Noble gas electron configurations
In 1916, W. Kossel and G.N. Lewis realised tht all the noble gases have a full outer shell with eight electrons, except for helium. They linked the chemical stability (they are so stable) to the electronic configuration. They then suggested that other elements were trying to achieve this state by losing one or two electrons when they react to form compounds. Also, it seems that lighter elements are able to achieve stability by reaching the helium configuration of two outer shell electrons.
Formation of Ions
Atoms of metal elements in Groups 1 and 2 of the Periodic Table have only one or two outer shell electrons. They are able to lose electrons in order to gain a full outer shell and become positively charged ions, also known as cations. Most non-metal atoms have more than three outer shell electrons. They are able to gain electrons to become negatively charged, also known as anions. One electron leads to an anion with a single negative charge. A second electron is repelled by this anion because their charges are the same, so making a doubly charged anion is much harder. Anions with a charge of 3- are unusual and anions with a 4+ charge are almost unknown.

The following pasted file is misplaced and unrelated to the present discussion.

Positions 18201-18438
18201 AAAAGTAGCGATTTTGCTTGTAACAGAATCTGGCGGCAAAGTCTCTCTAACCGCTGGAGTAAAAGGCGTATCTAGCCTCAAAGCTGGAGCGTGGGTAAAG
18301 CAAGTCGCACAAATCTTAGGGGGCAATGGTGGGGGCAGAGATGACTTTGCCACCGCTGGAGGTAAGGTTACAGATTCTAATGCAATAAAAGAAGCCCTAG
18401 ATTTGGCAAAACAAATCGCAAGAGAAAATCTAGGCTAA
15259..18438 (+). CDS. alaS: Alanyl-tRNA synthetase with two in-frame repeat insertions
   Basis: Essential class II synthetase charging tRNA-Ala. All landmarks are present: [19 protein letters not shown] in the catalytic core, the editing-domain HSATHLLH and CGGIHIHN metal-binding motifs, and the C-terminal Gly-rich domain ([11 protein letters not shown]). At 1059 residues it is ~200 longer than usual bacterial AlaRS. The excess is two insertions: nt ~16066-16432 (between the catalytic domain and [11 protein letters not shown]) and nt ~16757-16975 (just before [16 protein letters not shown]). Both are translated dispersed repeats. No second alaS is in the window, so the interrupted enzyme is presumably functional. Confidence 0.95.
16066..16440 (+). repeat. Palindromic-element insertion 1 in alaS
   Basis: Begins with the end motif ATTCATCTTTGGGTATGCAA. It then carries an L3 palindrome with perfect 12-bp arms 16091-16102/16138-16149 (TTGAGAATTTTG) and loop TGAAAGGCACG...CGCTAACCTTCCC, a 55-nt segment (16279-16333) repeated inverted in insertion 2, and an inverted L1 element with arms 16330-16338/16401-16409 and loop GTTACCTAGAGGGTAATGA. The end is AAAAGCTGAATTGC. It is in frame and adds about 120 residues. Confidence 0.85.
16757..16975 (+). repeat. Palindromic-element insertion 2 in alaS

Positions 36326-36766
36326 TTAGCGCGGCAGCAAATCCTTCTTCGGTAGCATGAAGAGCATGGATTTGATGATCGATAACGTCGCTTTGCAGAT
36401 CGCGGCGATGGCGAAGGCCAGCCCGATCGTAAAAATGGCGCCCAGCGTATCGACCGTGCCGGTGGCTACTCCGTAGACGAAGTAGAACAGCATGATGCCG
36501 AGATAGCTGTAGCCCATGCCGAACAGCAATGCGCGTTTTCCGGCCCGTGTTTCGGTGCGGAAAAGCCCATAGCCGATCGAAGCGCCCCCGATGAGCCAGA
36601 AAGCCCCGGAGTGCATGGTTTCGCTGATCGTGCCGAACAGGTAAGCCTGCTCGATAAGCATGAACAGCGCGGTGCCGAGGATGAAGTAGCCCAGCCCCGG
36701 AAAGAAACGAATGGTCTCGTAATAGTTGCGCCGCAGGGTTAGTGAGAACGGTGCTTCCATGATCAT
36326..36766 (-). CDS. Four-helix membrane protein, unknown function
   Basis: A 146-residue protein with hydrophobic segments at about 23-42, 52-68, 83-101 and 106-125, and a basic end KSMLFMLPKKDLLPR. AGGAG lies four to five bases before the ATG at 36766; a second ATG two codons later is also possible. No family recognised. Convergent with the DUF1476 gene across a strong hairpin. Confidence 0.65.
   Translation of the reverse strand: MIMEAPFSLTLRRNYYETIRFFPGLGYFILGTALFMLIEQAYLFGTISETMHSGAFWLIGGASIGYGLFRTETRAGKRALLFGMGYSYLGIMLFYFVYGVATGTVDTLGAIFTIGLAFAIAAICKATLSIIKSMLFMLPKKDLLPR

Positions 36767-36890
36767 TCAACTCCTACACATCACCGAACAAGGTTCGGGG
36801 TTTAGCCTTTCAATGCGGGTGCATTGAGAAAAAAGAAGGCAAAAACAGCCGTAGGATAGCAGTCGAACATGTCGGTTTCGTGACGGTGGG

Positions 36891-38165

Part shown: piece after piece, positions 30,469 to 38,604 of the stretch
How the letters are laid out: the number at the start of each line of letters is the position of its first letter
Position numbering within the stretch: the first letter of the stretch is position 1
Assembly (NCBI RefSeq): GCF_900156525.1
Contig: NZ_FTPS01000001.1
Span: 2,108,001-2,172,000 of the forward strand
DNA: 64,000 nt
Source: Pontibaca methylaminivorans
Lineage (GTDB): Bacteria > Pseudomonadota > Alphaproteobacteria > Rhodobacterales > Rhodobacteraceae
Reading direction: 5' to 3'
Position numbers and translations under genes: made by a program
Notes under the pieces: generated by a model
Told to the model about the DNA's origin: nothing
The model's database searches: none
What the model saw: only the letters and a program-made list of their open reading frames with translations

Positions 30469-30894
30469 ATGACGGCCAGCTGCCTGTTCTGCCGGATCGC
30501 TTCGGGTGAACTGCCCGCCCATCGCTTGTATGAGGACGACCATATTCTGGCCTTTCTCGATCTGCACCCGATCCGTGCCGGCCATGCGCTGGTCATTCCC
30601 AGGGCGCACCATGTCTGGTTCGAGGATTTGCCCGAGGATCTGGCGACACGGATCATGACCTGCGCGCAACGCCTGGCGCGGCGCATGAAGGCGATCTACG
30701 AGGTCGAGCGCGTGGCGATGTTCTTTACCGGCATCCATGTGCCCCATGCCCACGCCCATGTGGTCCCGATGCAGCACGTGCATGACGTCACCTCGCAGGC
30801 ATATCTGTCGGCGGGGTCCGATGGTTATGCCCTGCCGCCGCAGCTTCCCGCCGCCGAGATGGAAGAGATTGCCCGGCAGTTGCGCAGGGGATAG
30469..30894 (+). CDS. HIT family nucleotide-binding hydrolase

When metals react with non-metals in a chemical reaction, ions are only formed if the overally energy change for the reaction is favourable.Electrons are transferred from the metal atoms to the non-metal atoms. This often gives the metal and nonn-metal a stable state like a noble gas. The cations and anions which are formed are…